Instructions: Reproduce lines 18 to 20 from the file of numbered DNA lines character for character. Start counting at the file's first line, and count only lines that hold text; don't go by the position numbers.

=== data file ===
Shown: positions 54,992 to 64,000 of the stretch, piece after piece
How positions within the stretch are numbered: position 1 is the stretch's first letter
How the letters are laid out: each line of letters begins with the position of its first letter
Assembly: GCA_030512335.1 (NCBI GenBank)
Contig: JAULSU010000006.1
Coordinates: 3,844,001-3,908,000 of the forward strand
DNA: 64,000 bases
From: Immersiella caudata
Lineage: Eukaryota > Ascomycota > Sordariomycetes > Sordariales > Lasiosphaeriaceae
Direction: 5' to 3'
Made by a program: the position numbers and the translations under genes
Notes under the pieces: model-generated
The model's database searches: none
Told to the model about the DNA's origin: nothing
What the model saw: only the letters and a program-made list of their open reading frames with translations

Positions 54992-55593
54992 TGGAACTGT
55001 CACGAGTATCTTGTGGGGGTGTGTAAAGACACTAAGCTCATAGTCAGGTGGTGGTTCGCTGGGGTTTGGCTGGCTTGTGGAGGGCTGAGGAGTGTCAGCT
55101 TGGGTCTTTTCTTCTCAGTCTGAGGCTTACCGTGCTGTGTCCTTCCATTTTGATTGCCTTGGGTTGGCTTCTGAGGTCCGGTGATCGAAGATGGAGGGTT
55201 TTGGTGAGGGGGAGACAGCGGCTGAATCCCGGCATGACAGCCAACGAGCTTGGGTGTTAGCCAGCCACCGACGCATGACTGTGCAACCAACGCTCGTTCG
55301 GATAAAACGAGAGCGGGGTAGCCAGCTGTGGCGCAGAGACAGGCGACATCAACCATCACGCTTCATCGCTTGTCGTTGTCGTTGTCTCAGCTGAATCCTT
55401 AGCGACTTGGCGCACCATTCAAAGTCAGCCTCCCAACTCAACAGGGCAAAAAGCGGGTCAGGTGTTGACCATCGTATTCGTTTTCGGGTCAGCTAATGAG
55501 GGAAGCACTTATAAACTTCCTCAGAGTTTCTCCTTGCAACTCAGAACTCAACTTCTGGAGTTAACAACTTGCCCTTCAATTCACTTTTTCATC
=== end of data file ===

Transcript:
55001 CACGAGTATCTTGTGGGGGTGTGTAAAGACACTAAGCTCATAGTCAGGTGGTGGTTCGCTGGGGTTTGGCTGGCTTGTGGAGGGCTGAGGAGTGTCAGCT
55101 TGGGTCTTTTCTTCTCAGTCTGAGGCTTACCGTGCTGTGTCCTTCCATTTTGATTGCCTTGGGTTGGCTTCTGAGGTCCGGTGATCGAAGATGGAGGGTT
55201 TTGGTGAGGGGGAGACAGCGGCTGAATCCCGGCATGACAGCCAACGAGCTTGGGTGTTAGCCAGCCACCGACGCATGACTGTGCAACCAACGCTCGTTCG